How can they have sex on internet? I can't get it.

Jan 24 12 - 10:02am

Honest and humorous piece. This is why I look forward to writer's posts.

Jan 24 12 - 11:44am

great piece. for all the naysayers above, you all sound puritanical. ej is who she is, her parents are proud of her, they appreciate her, and she's a talented writer. no one has the authority to judge this close relationship she has with her parents. she described how it had evolved and is now in a good and loving place. isn't that the important thing? why should we hide ourselves from the people who love us and accept us for who we are? she's lucky to have this closeness in her life.

Jan 25 12 - 2:22pm

Uh, by using the word "puritanical", I think you're kind of missing the point. Nobody is suggesting that sex is bad or wrong or that the author of this piece shouldn't engage in orgies on a nightly basis if that's what she wants. We are just posting our knee jerk reactions to the idea of having our fathers call us "sluts" and know all about our sexual experiences (which is to say - ick). "Closeness" is not synonymous with "share intimate sexual details with one another". People have different types of relationships with different people in their lives. The cross-cultural taboo on incest (though of course I'm not suggesting that discussing sex is comparable to incest) suggests that thinking "ick" when "blood relations" and "sex" come within a certain proximity to one another is not so strange.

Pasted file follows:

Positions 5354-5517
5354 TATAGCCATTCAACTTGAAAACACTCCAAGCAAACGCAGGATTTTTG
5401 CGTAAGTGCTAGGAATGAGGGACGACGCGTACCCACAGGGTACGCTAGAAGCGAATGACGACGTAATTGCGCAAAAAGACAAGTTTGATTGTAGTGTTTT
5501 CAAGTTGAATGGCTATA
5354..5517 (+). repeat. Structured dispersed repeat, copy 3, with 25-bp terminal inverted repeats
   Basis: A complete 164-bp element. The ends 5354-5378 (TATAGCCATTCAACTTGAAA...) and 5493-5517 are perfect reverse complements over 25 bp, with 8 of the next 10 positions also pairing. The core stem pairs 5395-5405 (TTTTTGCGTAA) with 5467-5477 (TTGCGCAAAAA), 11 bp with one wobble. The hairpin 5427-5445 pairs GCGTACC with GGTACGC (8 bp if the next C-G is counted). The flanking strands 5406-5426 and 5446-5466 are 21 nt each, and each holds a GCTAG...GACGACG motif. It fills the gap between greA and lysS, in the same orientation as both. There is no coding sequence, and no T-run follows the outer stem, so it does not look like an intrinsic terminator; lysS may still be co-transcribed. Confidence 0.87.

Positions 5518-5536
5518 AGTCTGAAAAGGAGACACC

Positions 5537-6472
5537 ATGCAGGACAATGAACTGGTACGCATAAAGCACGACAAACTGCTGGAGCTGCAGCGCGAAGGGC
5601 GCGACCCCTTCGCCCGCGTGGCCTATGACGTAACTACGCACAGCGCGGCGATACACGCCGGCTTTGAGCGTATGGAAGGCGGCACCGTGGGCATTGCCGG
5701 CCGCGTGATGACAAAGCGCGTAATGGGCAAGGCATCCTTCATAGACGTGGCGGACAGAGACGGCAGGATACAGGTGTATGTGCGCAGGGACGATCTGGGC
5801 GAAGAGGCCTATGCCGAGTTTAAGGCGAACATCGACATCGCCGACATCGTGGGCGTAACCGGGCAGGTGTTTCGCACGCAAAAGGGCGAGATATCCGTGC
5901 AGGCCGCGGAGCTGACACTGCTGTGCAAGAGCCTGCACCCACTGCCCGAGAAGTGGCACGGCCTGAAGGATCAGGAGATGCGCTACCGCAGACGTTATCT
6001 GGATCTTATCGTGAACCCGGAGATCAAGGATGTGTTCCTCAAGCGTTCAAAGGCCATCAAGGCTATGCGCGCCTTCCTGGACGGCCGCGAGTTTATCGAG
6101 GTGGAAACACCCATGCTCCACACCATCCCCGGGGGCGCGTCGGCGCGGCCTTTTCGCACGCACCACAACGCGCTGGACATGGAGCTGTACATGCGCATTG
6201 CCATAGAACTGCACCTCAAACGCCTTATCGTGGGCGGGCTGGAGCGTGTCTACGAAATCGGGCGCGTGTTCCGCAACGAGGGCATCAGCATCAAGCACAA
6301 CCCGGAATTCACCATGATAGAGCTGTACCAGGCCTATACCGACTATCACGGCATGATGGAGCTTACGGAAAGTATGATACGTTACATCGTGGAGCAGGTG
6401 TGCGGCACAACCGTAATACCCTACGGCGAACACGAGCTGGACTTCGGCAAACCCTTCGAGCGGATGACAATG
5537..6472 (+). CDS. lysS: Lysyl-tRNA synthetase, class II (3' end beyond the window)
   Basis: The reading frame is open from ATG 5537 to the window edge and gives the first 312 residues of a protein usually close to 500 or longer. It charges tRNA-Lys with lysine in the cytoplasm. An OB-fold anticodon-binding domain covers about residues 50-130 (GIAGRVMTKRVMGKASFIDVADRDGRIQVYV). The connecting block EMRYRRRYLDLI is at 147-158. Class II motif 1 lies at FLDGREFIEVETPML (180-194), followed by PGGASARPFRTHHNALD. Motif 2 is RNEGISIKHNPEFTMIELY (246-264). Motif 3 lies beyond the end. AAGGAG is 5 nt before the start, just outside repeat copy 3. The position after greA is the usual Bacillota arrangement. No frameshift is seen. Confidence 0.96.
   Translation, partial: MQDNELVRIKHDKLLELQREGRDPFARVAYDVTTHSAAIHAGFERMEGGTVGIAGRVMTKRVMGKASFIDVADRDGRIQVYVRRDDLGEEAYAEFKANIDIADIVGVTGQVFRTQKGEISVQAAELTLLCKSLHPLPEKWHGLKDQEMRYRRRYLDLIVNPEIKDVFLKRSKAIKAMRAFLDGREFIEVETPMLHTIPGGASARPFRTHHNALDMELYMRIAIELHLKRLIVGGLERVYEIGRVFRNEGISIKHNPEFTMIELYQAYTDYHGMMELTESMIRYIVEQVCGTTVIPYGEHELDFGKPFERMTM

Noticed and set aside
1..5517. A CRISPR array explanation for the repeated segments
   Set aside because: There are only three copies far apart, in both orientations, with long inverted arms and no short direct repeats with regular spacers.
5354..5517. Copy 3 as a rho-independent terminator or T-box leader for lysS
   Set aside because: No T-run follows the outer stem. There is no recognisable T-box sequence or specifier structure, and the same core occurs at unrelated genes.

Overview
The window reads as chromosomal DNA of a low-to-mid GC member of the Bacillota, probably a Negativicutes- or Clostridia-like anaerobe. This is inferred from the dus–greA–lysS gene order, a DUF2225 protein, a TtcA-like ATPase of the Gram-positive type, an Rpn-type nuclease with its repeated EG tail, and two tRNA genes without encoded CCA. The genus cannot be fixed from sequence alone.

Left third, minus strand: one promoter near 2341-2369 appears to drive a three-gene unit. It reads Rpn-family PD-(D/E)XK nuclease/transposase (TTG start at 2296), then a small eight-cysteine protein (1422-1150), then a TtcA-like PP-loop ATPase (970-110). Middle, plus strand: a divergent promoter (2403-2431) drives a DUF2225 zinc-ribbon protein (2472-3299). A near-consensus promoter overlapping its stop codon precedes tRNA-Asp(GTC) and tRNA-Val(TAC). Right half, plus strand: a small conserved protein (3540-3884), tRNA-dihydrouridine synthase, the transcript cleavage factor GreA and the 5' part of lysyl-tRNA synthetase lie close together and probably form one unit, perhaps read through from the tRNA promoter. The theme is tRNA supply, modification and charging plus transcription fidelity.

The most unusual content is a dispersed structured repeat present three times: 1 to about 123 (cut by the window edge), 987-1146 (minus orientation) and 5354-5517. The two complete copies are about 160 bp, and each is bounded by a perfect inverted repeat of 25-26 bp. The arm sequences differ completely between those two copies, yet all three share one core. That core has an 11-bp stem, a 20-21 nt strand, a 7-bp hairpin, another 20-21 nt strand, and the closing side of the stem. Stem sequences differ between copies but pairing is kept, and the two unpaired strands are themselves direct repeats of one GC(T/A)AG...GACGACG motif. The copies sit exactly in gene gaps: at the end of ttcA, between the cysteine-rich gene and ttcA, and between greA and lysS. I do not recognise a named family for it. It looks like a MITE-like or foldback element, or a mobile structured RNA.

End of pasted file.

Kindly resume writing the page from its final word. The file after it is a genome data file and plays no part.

Having said all that, if the relationships are happy ones, and nobody is hurt, then who am I to judge? I just don't think "puritanical" is the right word.

Jan 24 12 - 3:34pm

Why is it so strange to have a super close relationship with your parents? My parents are my best friends. They know everything about me, and my sex life. The lack of conversational boundries has also helped me relate to my parents more, and I grew up knowing that, sometimes, it's okay to fuck up. Since we can talk about anything together as a family, we're all very close and respect each other more for who we are.

Jan 24 12 - 10:49pm

Obviously she's not from Long Island or she would have said the party was ON Long Island, not in Long Island.

Jan 24 12 - 11:07pm

From someone who knows you quite well...I know that you have a sister. I think it is really awkward that you write articles that- while they are, understandably, in first person- detail your family life as if there was just one child in the family. NOT TRUE!

Jan 25 12 - 4:06pm

Agreed. You might also find occasion to mention your best friends, who have been with you through thick and thin and just want to get their names dropped on a fancy website.

Jan 25 12 - 6:17pm

Maybe you should've kept some of the sex stuff on the QT. Just sayin'.

Jan 26 12 - 10:26am

Then what would this be about?

Jan 26 12 - 5:40pm

"conceal the fact that I had a vagina from my parents"

Funny, I got a penis from mine.

Jan 27 12 - 6:19am

I knew when my daughter (age 25) had a Friend with Benefits, I knew when she got an implant to control her fertility, I knew when she got drunk and slept with someone who couldn't handle being a Friend with Benefits. I did not pry for this information, I just made sure that I never judged her for telling me stuff. Same with my three sons (though only one of them is forthcoming about sex!)

Every family is different - I treasure mine. And it sounds like EJ's family treasure her. Who is to judge?

Jan 29 12 - 3:54pm

I never got the whole "can't cope with the idea of my parents/children fucking" thing. I mean, I hate my parents, but not so much that I wish a life of notgettinglaid on them.

Feb 05 12 - 11:41pm

I explained to my daughter some years ago (she is 22) that I did not consider it healthy for a father to be interested in his daughter's sex life, so she could spare me the details. She tells her mother about that.

May 23 12 - 6:18pm
bengia erat

i've never been like that by my parents but it will be worse for teenage want to have sex